As personal injury specialists, we always have our eye on the accident pitfalls that can strike at any moment; and how best to ensure that people do what they can do make themselves safe.
That’s why, at this terribly dangerous time of year, we want to do what we can to make sure people are keeping themselves safe. Hallowe’en plays host to all sorts of terrible ghouls and creatures looking to steal your soul; if it isn’t the living dead crawling their way out of graves, it’s werewolves hunting you down in the night. So, with this in mind, we’ve put together a handy guide on what may try to harm you this Hallowe’en- and how to make sure they don’t succeed…
Typically, Zombies will drag themselves out of their miserable undead graves around midnight on Hallowe’en night, and will search for fresh victims to feast on human flesh or brains (according to their palettes). Easily identifiable by their grey, sullen features, gory open wounds and loud groans; zombies will catch the scent of living humans and hunt them down (quickly or slowly, dependant on injuries sustained before death etc). Injuries likely to be sustained by a zombie include open flesh wounds, severe lesions and the contraction of deadly, brain-eating diseases.
How to Fight Them:
Luckily, there are several ways you can stave off an attack from a member of the living dead, despite them being notoriously difficult to kill (already being dead and all). To avoid contact altogether, it’s recommended to stay inside (preferably in a concealed basement, padlocked from inside) and ensure that all scent tracks are eliminated outside your home. This can be done by giving your front door/ path a quick splash of bleach before bolting yourself inside. If they do manage do break through the locks, then a blow to the head is the only way to kill them. Remember- a zombie’s brain is the only thing ‘living’ in its whole body, so keep a sledgehammer handy for a straight-to-head attack. Failing that, start acting like a zombie if one spots you and hope they accept you as one of their own.
Whilst Robert Pattinson has done his best to portray vampires as thoughtful and brooding, DO NOT believe the hype. For centuries, vampires have sucked the life out of many an innocent victim on Hallowe’en, luring them in as lovers or simply swooping into bedrooms at night. Common injuries sustained from vampires include neck lesions, deep puncture wounds and a general aversion to light (leaving those of us with day-time careers in a real pickle).
How to Fight Them:
Luckily, you needn’t have to claim for personal injury suffered at the hands of a vampire, as there are things to do to avoid an attack altogether. Common deterrents include wearing garlic around the neck or bedposts, fit metal bars to bedroom windows and keep a vial of holy water handy to splash on the Vampire should it manage to get too close. If all else fails, a wooden stake through the heart will kill any vampire after your blood, so maybe pop one in your handbag/ briefcase just in case.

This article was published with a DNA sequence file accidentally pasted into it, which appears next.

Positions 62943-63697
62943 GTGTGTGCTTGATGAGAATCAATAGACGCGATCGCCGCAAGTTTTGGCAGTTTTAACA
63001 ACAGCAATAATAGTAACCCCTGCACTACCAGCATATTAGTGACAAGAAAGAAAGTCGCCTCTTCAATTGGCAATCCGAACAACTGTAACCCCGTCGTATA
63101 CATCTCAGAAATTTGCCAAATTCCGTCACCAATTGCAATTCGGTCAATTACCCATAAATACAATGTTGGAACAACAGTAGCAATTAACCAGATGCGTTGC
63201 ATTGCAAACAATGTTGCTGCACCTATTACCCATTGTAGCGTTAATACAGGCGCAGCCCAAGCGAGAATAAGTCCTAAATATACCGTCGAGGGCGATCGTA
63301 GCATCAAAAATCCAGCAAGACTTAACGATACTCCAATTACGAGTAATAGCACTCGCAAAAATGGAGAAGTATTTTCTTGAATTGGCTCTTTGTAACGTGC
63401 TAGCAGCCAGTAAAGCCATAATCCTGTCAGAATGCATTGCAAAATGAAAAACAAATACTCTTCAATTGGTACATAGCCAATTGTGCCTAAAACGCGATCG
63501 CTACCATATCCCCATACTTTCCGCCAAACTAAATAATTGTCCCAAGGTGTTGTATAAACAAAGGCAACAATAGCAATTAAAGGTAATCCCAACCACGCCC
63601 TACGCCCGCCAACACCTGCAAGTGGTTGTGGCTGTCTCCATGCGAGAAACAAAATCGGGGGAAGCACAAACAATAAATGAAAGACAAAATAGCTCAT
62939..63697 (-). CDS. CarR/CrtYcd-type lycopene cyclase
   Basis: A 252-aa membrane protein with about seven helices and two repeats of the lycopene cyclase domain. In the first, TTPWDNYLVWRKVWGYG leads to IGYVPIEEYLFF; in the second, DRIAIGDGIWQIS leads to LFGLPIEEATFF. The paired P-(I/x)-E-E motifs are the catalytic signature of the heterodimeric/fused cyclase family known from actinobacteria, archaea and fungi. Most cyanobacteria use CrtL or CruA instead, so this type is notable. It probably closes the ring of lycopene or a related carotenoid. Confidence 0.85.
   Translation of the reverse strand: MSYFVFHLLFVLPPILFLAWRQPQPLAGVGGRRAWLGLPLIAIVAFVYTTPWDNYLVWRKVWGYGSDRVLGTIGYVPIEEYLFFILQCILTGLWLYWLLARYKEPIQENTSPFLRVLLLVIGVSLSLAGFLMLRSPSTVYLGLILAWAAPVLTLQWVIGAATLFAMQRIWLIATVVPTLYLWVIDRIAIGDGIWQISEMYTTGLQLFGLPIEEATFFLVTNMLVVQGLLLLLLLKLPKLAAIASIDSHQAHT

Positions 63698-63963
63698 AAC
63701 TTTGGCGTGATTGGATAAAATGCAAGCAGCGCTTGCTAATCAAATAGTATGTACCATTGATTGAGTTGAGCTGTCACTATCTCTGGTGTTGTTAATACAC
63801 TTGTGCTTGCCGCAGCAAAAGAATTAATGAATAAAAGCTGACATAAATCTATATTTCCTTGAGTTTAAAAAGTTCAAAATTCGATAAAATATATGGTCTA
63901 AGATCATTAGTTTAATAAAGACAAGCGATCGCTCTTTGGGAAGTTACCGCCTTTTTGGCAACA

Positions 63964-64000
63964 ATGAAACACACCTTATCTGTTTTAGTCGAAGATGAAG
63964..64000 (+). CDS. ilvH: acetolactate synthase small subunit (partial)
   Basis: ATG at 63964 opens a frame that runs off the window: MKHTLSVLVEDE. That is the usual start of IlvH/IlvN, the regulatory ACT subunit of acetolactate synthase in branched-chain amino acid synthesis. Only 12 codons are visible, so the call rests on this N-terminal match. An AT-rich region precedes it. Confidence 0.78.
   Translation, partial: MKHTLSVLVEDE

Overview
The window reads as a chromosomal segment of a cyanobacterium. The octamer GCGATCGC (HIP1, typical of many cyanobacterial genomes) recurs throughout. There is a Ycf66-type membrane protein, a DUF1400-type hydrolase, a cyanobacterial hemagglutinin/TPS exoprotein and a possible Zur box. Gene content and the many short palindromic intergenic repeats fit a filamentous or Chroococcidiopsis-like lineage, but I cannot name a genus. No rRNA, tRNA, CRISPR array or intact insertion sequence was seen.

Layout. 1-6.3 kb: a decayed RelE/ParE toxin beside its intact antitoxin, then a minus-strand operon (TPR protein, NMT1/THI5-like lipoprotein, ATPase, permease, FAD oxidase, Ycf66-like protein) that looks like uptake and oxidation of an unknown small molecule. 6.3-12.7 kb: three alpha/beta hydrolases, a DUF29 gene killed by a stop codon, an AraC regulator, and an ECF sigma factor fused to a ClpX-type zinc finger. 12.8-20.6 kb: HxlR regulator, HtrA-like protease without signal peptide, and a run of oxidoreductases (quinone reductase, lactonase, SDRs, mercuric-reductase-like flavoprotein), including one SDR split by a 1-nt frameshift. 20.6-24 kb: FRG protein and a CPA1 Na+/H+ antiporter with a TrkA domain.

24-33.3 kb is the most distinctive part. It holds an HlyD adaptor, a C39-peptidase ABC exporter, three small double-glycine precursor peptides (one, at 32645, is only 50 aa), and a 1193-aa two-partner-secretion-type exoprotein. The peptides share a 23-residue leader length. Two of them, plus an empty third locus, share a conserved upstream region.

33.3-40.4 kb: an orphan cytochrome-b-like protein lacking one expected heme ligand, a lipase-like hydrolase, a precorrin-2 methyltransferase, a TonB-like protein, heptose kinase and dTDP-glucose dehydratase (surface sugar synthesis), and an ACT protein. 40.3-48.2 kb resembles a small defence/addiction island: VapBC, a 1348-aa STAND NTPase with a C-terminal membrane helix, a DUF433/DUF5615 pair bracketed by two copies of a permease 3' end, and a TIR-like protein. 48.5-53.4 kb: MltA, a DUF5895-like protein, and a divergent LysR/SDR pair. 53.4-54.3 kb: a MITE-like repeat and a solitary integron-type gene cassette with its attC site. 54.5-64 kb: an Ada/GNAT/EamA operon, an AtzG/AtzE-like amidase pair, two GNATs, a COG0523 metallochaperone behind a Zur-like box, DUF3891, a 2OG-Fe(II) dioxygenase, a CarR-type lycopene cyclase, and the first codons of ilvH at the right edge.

Although most common around full moons, one happens to be falling just two days before Hallowe’en this year, so extra precaution must be taken to make sure you’re not having to call in sick with a severe case of excess body hair and an anger management problem. Common injuries sustained from werewolves include lacerations to the body/ face, deep bite injuries and a need to shave every 10 minutes or so (particularly tricky for customer-facing professions).
How to Fight Them:
In order to avoid injury at the clutches of a werewolf, do not linger around any dark sections of woodland this Hallowe’en. If you do happen to cross their path, a silver bullet through the heart really is the only way to kill them, so keeping one handy (with a legal, licensed firearm) is the only way to protect yourself fully. Rumours suggest that dog treats could deter them from an attack, but these remain unconfirmed (and potentially pricey, dependant on how many you stock up on).
Ghosts are rife at this time of year, and although many will not try to harm you, a fright at an inopportune time can cause injuries in the form of trips, falls and shock; all of which could results in time taken off work. Although there are no foolproof methods to warn off ghosts, rumours suggest that many ghosts avoid religious symbols at all costs, so carrying a cross and having a priest on-hand for any exorcism emergencies is always a good idea when trying to avoid spirit-induced injury.
- Zombie Photo – http://www.flickr.com/photos/rodolphoreis/5252675977/
- Vampire Photo – http://www.flickr.com/photos/carniphage/2615296/sizes/q/in/photostream/
- Werewolves – http://images2.fanpop.com/image/photos/12600000/Werewolf-werewolves-12640998-530-496.gif
- Ghosts – http://static.guim.co.uk/sys-images/Music/Pix/pictures/2009/1/22/1232636376890/Ghost-002.jpg